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ok, thats a good enough reason. I hear what you are saying. Thanks.






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  Reply # 1943742 19-Jan-2018 19:09
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Also, since I first raised this question I have had a "profesional" A/V tradesman look at and quote the job and tell me no patch panel would be necessary.

He advised a $320 8 port 1gigabyte switch would be required.

I have since seen a 1 gigabyte switch at PBtech for $37.







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  Reply # 1943750 19-Jan-2018 19:32
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Gigabit


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  Reply # 1943757 19-Jan-2018 19:46
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ermat: Also, since I first raised this question I have had a "profesional" A/V tradesman look at and quote the job and tell me no patch panel would be necessary.

He advised a $320 8 port 1gigabyte switch would be required.

I have since seen a 1 gigabyte switch at PBtech for $37.


First bit is weird, while no patch panel is needed (you could crimp plugs to the house-hold wiring, to plug to your switch), it is definitely best practice to use a patch panel as the solid core in household wiring is not intended for regular movement.

Regarding switches, not all are created the same. If you want one with Power over Ethernet injection (great for IP phones, IP cameras, and ceiling mounted access points), they are very expensive. Also managed switches cost a lot more than un-managed (not that you need the latter, I have a $120 16 port unmanaged switch)





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  Reply # 1943820 19-Jan-2018 21:42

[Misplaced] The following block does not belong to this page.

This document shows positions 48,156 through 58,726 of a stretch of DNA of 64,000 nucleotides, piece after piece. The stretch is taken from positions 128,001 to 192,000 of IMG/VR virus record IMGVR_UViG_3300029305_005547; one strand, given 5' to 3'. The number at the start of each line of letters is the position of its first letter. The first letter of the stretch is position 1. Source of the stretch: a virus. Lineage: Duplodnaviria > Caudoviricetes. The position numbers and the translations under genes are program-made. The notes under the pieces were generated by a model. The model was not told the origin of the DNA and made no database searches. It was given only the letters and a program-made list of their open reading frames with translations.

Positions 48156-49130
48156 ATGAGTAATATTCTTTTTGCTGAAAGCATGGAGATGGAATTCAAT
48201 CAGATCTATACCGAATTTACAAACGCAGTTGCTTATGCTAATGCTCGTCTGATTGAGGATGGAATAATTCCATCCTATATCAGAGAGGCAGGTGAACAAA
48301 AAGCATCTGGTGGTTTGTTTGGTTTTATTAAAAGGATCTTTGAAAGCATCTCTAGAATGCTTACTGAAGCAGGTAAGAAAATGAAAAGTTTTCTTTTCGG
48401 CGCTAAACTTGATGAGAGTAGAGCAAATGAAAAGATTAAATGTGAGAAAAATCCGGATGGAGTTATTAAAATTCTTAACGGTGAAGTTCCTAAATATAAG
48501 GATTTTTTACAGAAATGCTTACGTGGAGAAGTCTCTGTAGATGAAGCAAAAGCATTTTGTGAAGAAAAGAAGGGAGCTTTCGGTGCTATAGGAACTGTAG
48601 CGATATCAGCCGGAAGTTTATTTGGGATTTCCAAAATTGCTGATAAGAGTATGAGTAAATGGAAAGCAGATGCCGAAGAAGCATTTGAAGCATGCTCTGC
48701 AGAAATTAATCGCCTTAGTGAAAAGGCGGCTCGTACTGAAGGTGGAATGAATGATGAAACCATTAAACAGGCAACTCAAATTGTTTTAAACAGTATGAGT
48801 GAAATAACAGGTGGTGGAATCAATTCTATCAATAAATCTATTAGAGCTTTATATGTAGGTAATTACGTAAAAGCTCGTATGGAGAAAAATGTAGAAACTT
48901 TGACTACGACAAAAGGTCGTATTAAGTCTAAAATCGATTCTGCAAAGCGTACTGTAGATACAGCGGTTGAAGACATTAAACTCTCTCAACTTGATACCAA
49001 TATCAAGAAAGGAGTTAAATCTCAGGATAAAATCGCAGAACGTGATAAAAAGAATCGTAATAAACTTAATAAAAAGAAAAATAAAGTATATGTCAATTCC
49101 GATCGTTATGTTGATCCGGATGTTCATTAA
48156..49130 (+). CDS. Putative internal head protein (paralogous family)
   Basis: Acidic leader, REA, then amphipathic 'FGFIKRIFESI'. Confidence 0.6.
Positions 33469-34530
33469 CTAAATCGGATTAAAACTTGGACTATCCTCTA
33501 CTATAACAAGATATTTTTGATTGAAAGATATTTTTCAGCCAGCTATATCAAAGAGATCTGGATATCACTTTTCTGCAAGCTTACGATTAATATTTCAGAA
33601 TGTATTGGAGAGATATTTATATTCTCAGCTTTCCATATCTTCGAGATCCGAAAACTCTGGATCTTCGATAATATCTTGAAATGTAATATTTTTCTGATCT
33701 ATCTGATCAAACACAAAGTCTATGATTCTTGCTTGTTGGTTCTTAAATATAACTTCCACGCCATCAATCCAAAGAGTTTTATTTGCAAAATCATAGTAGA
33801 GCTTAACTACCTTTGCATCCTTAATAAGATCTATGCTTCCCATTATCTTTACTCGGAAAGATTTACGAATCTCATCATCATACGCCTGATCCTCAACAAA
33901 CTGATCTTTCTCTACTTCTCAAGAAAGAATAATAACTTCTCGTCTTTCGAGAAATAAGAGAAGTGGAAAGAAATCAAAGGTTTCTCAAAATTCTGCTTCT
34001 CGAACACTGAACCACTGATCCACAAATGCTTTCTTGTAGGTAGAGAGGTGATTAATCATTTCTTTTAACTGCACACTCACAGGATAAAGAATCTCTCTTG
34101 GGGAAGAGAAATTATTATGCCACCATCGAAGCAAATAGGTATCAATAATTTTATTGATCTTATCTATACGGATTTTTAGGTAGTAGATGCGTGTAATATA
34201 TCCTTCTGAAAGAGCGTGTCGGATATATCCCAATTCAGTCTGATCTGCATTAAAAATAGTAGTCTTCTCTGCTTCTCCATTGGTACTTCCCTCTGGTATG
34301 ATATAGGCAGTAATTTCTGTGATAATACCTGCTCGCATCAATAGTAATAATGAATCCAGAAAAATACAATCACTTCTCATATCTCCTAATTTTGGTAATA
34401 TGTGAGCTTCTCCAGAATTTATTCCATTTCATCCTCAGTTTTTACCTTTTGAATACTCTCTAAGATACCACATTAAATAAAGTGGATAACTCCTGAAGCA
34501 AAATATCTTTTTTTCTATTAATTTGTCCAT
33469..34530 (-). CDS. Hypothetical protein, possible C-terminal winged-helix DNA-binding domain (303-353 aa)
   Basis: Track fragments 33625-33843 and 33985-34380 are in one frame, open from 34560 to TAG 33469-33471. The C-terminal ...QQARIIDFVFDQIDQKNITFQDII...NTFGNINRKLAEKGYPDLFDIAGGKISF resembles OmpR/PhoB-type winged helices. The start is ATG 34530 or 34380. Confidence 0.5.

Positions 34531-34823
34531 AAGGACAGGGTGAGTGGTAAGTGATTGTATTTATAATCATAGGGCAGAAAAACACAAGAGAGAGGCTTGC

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There was no reference in the quote to power over ethernet, nor did i request it.

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  Reply # 1943916 20-Jan-2018 10:27
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Very odd that your A/V chap says no patch panel is required, he could be intending to terminate them on jacks that are installed in surface mounted faceplates which is acceptable, however a patch panel is cheaper and results in a better finish.

 

As for a switch, $320 is about 5-10x too much

 

Cyril




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  Reply # 1944040 20-Jan-2018 15:45
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Thanks Cyril, can anyone show an example of a jack onto a surface mounted face plate.

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  Reply # 1944051 20-Jan-2018 16:20
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This type of thing. Then use short 300-500mm type cables from that to the switch. Can be more economical than a patch panel if you dont need 24 ports, and the silly little ones made for those baby networking cupboards that seem to be the rage in houses are way overpriced compared to a normal 19" one.

 

Click to see full size

 

 

 

 





Richard rich.ms

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  Reply # 1944059 20-Jan-2018 16:34
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Can you get him to email you the switch he is suggesting because it sounds like he is making at least a couple of hundred off that maybe 250 to me. For example i got a smart 48 port hp switch through work as a not for retail sale for abou 400 maybe a little less.



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  Reply # 1944066 20-Jan-2018 16:49
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richms:

This type of thing. Then use short 300-500mm type cables from that to the switch. Can be more economical than a patch panel if you dont need 24 ports, and the silly little ones made for those baby networking cupboards that seem to be the rage in houses are way overpriced compared to a normal 19" one.


Click to see full size


 


&ntbsp;



This looks promising. How s the cat 6 connected to this, I presume it has a crimped fitting ? Not punched as in a patch panel ?